The Phelps-Hill Cemetery is an old burial ground located in Montville Township. Containing over a dozen graves of members of the Smith, Phelps, Hill, Currier, and White families, it was deeded over by Moses Hill in July of 1850:

“…excepting and reserving the small hill on the premises heretoafter used as a burying ground to (be) used by the inhabitants in the neighborhood for a burying ground heretoafter the quantity thus reserved not to exceed one fourth of an acre.”

The cemetery would be destroyed by vandals in later years. Surrounded by private property and hidden away on a wooded hill, this pioneer burial plot continues to deteriorate. Long a concern of mine, I made it a point to visit the site on two occasions in July of 2017. Indeed, it was even worse than it had been some years ago when I had last seen it. A simple `welfare check’ turned into a cleanup as I decided it was finally time to reestablish the site as a cemetery.

Leaves and brush were raked away, branches and dead wood piled up, and the area partially cleared of small trees and bushes. Stone pieces were identified, laid together, and several bases located. On my second day there, I noticed a rectangular stone which was clearly not just a rock. A closer investigation revealed a slot for a headstone which indicated that it was a tombstone base.

Poking around the area with a soil probe led to the tombstone being located which belonged to this base.

Buried under several inches of topsoil was a headstone in almost pristine condition.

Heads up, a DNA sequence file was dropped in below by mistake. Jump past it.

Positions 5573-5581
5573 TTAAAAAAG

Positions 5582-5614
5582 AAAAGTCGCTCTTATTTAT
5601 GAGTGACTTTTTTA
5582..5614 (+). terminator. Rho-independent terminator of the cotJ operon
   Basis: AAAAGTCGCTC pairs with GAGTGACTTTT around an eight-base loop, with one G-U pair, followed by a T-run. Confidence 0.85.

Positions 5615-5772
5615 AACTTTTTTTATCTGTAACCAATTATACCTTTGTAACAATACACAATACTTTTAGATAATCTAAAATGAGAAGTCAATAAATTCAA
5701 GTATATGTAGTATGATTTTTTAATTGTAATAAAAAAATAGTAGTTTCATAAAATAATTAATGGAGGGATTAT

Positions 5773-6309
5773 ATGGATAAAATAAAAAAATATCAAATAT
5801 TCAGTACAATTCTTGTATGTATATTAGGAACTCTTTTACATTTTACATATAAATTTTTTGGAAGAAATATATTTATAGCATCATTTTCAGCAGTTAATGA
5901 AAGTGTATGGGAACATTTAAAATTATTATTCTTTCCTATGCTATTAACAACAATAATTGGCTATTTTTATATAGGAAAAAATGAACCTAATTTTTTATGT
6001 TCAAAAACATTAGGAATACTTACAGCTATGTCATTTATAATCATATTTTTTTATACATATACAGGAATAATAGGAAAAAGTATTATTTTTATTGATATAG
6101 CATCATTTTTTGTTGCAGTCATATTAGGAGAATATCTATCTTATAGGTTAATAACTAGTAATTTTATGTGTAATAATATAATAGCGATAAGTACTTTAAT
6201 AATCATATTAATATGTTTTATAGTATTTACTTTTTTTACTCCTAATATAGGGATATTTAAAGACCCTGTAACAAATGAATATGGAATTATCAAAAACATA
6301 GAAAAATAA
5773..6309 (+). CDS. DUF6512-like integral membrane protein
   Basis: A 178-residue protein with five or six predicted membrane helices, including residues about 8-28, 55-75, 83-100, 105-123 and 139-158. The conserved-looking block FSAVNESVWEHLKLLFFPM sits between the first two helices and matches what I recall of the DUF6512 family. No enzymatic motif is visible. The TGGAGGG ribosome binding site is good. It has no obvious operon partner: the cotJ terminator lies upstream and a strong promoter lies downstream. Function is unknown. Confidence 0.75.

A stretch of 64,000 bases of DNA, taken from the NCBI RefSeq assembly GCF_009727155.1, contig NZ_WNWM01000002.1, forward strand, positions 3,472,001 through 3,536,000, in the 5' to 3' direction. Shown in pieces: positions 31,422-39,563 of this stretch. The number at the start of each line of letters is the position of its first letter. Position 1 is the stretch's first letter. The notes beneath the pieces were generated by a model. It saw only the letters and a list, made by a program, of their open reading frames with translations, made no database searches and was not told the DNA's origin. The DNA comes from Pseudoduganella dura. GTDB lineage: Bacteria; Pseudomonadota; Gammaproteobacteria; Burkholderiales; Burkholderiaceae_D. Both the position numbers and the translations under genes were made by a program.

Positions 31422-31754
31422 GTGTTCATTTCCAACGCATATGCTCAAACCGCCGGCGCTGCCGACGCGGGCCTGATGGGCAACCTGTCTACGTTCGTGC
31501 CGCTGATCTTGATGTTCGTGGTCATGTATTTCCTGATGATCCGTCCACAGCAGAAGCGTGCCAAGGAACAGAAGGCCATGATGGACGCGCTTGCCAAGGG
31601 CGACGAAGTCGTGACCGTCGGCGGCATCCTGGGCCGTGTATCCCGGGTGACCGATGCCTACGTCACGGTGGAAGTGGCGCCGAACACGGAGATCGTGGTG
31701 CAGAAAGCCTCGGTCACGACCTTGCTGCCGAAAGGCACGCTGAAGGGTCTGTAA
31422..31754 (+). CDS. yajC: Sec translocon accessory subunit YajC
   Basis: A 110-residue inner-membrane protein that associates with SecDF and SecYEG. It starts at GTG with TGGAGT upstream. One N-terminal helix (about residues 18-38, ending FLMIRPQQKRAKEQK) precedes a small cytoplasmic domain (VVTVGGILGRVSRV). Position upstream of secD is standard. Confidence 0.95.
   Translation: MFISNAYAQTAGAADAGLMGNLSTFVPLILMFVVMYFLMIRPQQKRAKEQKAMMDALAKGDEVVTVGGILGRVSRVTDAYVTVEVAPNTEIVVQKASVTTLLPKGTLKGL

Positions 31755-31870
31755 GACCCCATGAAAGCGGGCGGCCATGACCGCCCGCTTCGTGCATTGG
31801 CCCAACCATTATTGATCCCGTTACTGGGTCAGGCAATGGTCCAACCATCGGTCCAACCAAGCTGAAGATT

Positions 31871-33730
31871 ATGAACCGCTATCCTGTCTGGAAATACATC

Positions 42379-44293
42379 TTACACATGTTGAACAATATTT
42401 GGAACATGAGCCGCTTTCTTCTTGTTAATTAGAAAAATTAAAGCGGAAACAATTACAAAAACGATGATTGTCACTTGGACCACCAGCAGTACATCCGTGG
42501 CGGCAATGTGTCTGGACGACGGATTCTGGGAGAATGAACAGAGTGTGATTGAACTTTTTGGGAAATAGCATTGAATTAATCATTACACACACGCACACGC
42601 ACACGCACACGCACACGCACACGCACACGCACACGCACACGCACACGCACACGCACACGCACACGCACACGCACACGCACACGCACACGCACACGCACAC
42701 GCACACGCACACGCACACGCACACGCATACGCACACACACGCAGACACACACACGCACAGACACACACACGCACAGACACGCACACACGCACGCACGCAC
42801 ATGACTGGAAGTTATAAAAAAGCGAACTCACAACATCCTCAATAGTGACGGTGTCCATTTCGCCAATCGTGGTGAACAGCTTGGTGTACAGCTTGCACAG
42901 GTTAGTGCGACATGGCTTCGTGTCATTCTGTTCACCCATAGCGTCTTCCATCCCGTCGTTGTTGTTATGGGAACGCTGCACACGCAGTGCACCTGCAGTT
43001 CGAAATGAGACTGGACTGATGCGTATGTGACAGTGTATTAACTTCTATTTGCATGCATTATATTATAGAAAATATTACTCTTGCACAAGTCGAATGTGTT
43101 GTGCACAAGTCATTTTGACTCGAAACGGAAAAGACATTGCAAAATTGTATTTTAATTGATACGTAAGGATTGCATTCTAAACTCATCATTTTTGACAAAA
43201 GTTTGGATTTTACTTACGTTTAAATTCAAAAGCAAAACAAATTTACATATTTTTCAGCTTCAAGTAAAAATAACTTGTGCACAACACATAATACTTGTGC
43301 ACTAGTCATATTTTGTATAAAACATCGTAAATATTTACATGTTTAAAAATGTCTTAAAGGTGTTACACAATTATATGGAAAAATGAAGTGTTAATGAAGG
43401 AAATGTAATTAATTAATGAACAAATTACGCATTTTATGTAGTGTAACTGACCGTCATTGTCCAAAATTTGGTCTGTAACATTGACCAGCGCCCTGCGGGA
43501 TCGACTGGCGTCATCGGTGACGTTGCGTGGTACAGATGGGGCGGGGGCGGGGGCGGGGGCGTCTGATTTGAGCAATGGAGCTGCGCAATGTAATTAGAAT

It read:

Daniel R. Smith
Died Jan. 4, 1851
AE. 55y 1m 14d

This tombstone had never before been recorded. For cemetery researchers this is the type of thing you live for: putting a long lost individual `back on the map’. Many times tombstones are the only proof of an individual’s existence. That stone represents the grave of a person just like you or I. But the story doesn’t end there…

Local researcher and Liverpool Township resident Terry Hart has been hunting down veteran graves for years. He has published several books on the subject and I have been fortunate to exchange information with him many times over the years. His book on the War of 1812 veterans buried in Medina County includes a list of known veterans whose graves could not be located. I happened upon this list again just recently and noticed a familiar name on it: Daniel R. Smith. Turns out the stone I found was for a War of 1812 veteran. Born in Vermont, Daniel served in the Vermont Militia. His wife Sally was still living in 1860 in Lafayette Township with their son’s family but eventually left the area and, when she died in 1873, was buried in Oak Grove Cemetery in Coldwater, Branch County, Michigan. I was happy to inform Terry of the find and it is yet another example of how networking among researchers continues to break through brick walls in our research.

A lack of time and other life events did not allow me to return again to the cemetery in 2017 but I hope to return someday in the future and finish work on restoration and cleanup. Perhaps the stone for Daniel Smith can be reset someday and stand once again on the hill. Either way, his burial place has been documented and will never again be lost to history.